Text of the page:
What to weigh-up if considering a retirement village?
Before you get your heart set on any particular village or unit, spend plenty of time asking around (including asking friends who have done their own homework or who have perhaps moved into a village) and studying your options. Examine all the legal and financial arrangements of each of the villages you consider, as they are all different.
We believe it’s important to think about what your needs are now and what they might be in the future. They could differ significantly so you need to think realistically about this. For example; despite that fact that few of us will ever require residential care, none of us can guarantee what we might need in the future. Should you factor this into your consideration? Would you happy to to move elsewhere if you do require residential care?
Villages vary greatly – you’ll notice different-sized villages, from very few units to some with hundreds; different types of units within the same complex; newer villages and older villages. You will discover the community facilities can vary, with some villages offering a wide range such as a swimming pool, bowling green and café, and others only a basic meeting room.
The differences are not just those you can see. The way the village operates can also vary. Factors that influence this include the ownership structure, the experience and/or stability of the ownership, and the associated philosophy towards village living.
Most people are quite independent when they move into a village. It’s likely you would be too, and you can expect village management to regard and treat you as such. But circumstances may change and as a result you may want some assistance. For example, you may want village staff to check on you from time to time or you may need some practical support or personal care to enable you to stay in your home. Depending on your contract and whether the relevant services are available, you may be able to continue living in your unit, even if you require quite a lot of support. Home-based support services may be delivered by the village or by an external provider. Some villages also offer serviced apartments where a range of services can be purchased from the village operator. A higher level of care may be obtained if you live in a care apartment.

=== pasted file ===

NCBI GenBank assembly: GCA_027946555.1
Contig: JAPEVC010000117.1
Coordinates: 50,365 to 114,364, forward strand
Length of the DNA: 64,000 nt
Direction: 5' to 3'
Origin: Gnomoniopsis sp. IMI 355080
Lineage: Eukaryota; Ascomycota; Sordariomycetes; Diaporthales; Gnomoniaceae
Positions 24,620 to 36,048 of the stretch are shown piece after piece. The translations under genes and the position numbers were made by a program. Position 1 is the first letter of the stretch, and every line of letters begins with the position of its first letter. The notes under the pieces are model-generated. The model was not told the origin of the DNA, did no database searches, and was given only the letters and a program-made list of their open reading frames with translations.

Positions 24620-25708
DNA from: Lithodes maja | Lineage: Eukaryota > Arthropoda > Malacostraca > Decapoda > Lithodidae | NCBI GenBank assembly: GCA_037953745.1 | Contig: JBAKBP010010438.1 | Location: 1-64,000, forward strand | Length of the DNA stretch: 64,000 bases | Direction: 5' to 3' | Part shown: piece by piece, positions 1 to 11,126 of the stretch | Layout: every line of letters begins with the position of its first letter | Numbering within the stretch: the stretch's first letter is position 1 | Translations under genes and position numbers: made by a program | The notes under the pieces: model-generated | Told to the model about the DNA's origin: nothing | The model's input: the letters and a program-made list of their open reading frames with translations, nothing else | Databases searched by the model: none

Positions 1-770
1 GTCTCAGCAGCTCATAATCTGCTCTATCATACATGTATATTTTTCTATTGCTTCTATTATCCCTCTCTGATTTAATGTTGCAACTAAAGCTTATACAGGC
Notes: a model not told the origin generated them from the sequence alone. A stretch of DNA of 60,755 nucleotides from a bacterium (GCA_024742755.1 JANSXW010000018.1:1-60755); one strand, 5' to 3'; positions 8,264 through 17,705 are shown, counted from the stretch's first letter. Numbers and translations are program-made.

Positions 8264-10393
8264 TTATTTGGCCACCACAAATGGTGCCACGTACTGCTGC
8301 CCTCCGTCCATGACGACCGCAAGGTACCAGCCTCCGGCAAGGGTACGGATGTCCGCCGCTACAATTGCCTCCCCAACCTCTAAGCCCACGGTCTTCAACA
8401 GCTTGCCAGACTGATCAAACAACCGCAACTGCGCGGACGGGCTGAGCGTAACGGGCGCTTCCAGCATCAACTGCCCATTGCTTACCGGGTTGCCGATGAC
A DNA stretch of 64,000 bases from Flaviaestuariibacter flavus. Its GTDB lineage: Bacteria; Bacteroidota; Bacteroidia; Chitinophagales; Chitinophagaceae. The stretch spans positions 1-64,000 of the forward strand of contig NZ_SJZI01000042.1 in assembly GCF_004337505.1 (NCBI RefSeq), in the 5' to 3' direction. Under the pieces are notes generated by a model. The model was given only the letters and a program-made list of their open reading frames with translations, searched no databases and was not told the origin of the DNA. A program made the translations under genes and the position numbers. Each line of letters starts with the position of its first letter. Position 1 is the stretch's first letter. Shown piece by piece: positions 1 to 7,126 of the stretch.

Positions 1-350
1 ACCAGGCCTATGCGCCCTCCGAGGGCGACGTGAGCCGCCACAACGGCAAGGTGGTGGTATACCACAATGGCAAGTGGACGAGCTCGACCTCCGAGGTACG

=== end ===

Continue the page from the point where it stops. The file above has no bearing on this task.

All villages have associated costs including those of leaving. You need to be fully aware of these.
Whether you want an official tour of the village or would prefer to look around by yourself, make sure you visit a village more than once before you make a decision, and if possible visit more than one village to get a feel for how each has its own culture.
Meet the people you will have contact within the village – this may include the owner, the manager and other residents. Talk to several residents to hear their perspective.
Find out if there are regular social events or meetings and ask if you can come along and see if the village community feels like a place you would want to be a part of. Staff at some villages have quite an active role in village life, while at others they have less.
Research shows most people enjoy a high level of satisfaction when living in a lifestyle or retirement village. Residents say the benefits of a village are numerous, and they will be different depending on your personal needs. These may include giving you peace of mind, new and varied activities and interests, new friendships and a feeling of being free to do the things you enjoy and not having to worry about home maintenance and other chores.